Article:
Submitted to: Physiological Entomology
Publication Type: Peer Reviewed Journal
Publication Acceptance Date: 6/5/2008
Publication Date: 9/20/2008
Citation: Fielding, D.J., Defoliart, L.S. 2008. Discriminating tastes: self-selection of macronutrients in two populations of grasshoppers. Physiological Entomology. 33:264-273.
Interpretive Summary: Increased carbon dioxide in the atmosphere from the burning of fossil fuels is expected to result in lower levels of protein, and higher levels of carbohydrates, in leaves of plants. To gain an understanding of how such changes in plants might affect insect pests, scientists at the Subarctic Agricultural Research Unit in Fairbanks, Alaska, conducted experiments to determine the optimal balance of protein and carbohydrates in the diets of grasshoppers from Alaska and from Idaho. When given a choice, the Alaskan grasshoppers consistently selected a diet consisting of about 9 parts protein to 10 parts carbohydrate. The grasshoppers from Idaho were much less selective. When restricted to diets with excess carbohydrate or excess protein, the Alaskan grasshoppers seemed to be more sensitive to diet quality, in terms of reduced growth rates, than were the grasshoppers from Idaho. We assume that the short growing season in Alaska makes it imperative for the grasshoppers to optimize their growth rate and so they more carefully select food with a protein:carbohydrate ratio that provides for maximum growth. Although it has been generally assumed that lower protein levels in plants due to increased carbon dioxide will be detrimental to insects, the results of this study indicate that in some cases the changes in protein:carbohydrate balance will be favorable to insect pests, but also that insect responses may vary regionally.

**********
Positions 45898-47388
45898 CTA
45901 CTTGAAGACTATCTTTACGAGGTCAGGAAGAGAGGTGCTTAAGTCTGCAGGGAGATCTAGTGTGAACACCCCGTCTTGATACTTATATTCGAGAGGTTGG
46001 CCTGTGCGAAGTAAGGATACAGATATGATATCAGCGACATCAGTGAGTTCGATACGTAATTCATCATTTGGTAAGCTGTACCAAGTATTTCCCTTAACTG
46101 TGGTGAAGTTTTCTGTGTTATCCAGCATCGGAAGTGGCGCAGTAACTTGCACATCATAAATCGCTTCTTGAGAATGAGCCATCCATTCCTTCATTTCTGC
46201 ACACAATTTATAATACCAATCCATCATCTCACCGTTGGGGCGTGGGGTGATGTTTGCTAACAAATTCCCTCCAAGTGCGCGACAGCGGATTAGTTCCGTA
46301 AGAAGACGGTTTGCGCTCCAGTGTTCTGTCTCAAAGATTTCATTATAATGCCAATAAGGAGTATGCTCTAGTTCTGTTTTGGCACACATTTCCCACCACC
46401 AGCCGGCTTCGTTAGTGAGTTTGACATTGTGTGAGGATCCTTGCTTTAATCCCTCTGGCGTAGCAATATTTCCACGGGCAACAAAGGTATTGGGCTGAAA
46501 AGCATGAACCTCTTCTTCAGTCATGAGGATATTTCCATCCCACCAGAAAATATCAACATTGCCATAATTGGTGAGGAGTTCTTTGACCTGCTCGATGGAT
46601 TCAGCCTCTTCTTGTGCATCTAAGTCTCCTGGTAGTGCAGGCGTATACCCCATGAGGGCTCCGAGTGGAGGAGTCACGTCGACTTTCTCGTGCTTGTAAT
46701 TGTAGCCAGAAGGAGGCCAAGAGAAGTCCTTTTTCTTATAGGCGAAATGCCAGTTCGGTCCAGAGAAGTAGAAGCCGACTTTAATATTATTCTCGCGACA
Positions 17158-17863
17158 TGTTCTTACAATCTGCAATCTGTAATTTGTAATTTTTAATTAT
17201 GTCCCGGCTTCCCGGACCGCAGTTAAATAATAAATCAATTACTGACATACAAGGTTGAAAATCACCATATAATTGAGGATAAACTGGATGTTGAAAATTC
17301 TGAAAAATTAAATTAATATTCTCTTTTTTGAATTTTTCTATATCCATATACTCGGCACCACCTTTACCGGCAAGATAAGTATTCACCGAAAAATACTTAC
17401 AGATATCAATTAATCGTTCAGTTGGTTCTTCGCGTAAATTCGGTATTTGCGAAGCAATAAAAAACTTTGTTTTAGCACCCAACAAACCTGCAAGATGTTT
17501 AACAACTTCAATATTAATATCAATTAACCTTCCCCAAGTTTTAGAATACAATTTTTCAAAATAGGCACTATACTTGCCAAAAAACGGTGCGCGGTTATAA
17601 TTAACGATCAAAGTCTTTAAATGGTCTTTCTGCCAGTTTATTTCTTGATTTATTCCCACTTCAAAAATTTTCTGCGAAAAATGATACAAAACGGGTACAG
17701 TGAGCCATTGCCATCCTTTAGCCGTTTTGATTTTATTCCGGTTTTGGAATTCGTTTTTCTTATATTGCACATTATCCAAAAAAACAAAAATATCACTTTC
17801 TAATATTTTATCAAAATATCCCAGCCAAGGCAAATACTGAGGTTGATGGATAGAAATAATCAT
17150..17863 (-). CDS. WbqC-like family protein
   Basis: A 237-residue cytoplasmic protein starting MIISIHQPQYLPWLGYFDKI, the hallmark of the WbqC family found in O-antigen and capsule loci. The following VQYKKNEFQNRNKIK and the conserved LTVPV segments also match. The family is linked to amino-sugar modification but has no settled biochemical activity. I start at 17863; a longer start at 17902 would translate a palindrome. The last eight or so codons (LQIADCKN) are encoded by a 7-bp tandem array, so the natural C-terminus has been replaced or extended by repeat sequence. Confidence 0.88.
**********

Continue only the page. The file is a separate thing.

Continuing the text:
Technical Abstract: The capacity to self-select an optimal balance of macronutrients (protein and carbohydrate) was studied in two populations of Melanoplus sanguinipes F. (Orthoptera: Acrididae). One population was derived from subarctic Alaska, and the other from temperate Idaho, USA. During the 4th and 5th stadia, Alaskan grasshoppers consistently self-selected a diet centered on a 0.89 ratio of protein: carbohydrate, whereas protein and carbohydrate intake by the Idaho grasshoppers was contingent on the particular diet choices presented to them. When restricted to unbalanced diets, the Alaskan grasshoppers developed more rapidly than the Idaho grasshoppers regardless of diet composition. Weight gain was unaffected by diet in the Idaho population, whereas the Alaskan grasshoppers weighed less on diets with excesses of either protein or carbohydrate. Growth rates were dependent on diet in both populations, but the Alaskan grasshoppers showed a stronger response to macronutrient balance than did the grasshoppers from Idaho. Results suggest that demographic responses of insects to expected changes in plant chemistry due to elevated atmospheric levels of CO2, decreased protein and increased carbohydrate, will differ among populations.